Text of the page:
Use case 2: Predictive models to prevent opioid abuse
A state agency needed a clear understanding of the challenges it was facing from opioid addiction. The agency, which was tasked with reducing death rates due to abuse, engaged with WWT to develop predictive models that would help combat the issue.
Using big data analytics methodologies, we began by merging disparate datasets from previously disconnected sources, aligned and integrated the data, then de-identified the datasets using custom tools built by our scientists. Predictive models were then created to examine demographic profiles, identify predictive factors of opioid abuse and build a classification model to score patient risk.
As a result, never-before-linked datasets now offer the agency actionable insights that were previously unattainable. And, a data ecosystem has been created that supports public policy decisions and intervention.
Use case 3: Predicting patient decline at Sharp HealthCare
At the HIMSS 2018 healthcare IT conference, Intel shared results from an eight-week proof of concept using predictive analytics at Sharp HealthCare in San Diego. Sharp wanted to improve its rapid-response effectiveness for medical emergencies by augmenting human diagnostic capabilities with predictive analytics to spot potential crises. Using machine learning to analyze electronic medical records (EMR) data, Sharp created a predictive model that would detect patient decline and identify cases at risk of requiring medical intervention within the next hour. The model drew on patient stats such as blood pressure, temperature and pulse rate.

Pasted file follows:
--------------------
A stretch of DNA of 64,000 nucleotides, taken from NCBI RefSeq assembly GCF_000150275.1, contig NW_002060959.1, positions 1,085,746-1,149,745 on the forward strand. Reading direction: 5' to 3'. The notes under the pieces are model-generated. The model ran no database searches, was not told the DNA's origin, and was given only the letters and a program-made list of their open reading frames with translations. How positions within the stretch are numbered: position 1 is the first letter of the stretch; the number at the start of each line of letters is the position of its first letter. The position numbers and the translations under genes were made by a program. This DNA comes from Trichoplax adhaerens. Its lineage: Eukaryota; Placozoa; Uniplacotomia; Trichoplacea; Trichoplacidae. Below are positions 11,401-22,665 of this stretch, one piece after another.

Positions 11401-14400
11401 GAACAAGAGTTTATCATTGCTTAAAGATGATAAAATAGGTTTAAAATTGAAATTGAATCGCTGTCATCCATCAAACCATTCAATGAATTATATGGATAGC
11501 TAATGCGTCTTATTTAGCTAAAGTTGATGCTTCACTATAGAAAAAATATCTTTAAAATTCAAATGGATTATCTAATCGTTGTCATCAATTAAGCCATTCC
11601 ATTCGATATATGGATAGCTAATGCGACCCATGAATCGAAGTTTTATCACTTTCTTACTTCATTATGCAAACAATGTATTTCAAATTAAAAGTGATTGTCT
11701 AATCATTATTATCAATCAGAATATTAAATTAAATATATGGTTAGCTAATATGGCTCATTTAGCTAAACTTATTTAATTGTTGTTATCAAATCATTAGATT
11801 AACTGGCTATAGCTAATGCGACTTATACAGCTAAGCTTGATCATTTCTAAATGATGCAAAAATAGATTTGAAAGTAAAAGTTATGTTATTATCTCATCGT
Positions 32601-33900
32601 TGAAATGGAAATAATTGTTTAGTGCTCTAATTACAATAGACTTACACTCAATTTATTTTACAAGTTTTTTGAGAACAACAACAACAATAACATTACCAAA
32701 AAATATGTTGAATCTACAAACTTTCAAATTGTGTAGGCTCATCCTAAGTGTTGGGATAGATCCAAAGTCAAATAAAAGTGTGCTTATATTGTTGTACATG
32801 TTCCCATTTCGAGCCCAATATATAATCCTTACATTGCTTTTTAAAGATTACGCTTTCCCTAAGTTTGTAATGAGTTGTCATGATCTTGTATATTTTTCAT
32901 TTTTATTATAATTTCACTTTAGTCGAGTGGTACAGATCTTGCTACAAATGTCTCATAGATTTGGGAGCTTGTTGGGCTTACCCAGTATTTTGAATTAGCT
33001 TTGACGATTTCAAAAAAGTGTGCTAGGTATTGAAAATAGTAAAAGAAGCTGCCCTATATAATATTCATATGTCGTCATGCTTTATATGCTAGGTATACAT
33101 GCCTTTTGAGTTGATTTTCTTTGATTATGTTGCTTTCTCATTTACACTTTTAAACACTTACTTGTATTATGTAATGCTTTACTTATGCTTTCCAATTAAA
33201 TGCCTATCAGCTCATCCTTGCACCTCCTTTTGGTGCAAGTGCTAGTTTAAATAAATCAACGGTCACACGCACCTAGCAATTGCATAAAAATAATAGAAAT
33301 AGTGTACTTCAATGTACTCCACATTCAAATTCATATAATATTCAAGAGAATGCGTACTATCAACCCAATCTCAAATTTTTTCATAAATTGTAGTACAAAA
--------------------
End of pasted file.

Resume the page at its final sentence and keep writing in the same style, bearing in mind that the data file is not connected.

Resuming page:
When tested against historical data, the model was 80 percent accurate in predicting patients at risk of needing rapid-response team support. With distributed analytics and scale-out Intel® architecture, Sharp found an actionable way to derive enhanced value from its EMR investment, helping the hospital deliver more proactive, efficient interventions.
Reliance on EMR data drives a pressing need for interoperability
For predictive analytics to yield meaningful results, it must have access to great volumes of raw data to draw on. To collect and store this data, different devices must also be able to talk to each other – but lack of interoperability turns out to be a significant barrier to progress. Surprisingly, even some EMR systems are not fully operable within themselves.
In response, WWT and other ecosystem leaders are working on health IT tools and solutions to promote seamless interoperability to move real-time data. Partnering with customers, health systems and application developers, we’re helping them create the right tools and infrastructure to achieve and scale out interoperability.
Just as virtual care has earned gradual but growing acceptance as a practical means of maximizing healthcare resources, predictive analytics is proving itself in real-world use cases, leveraging data to improve patient care.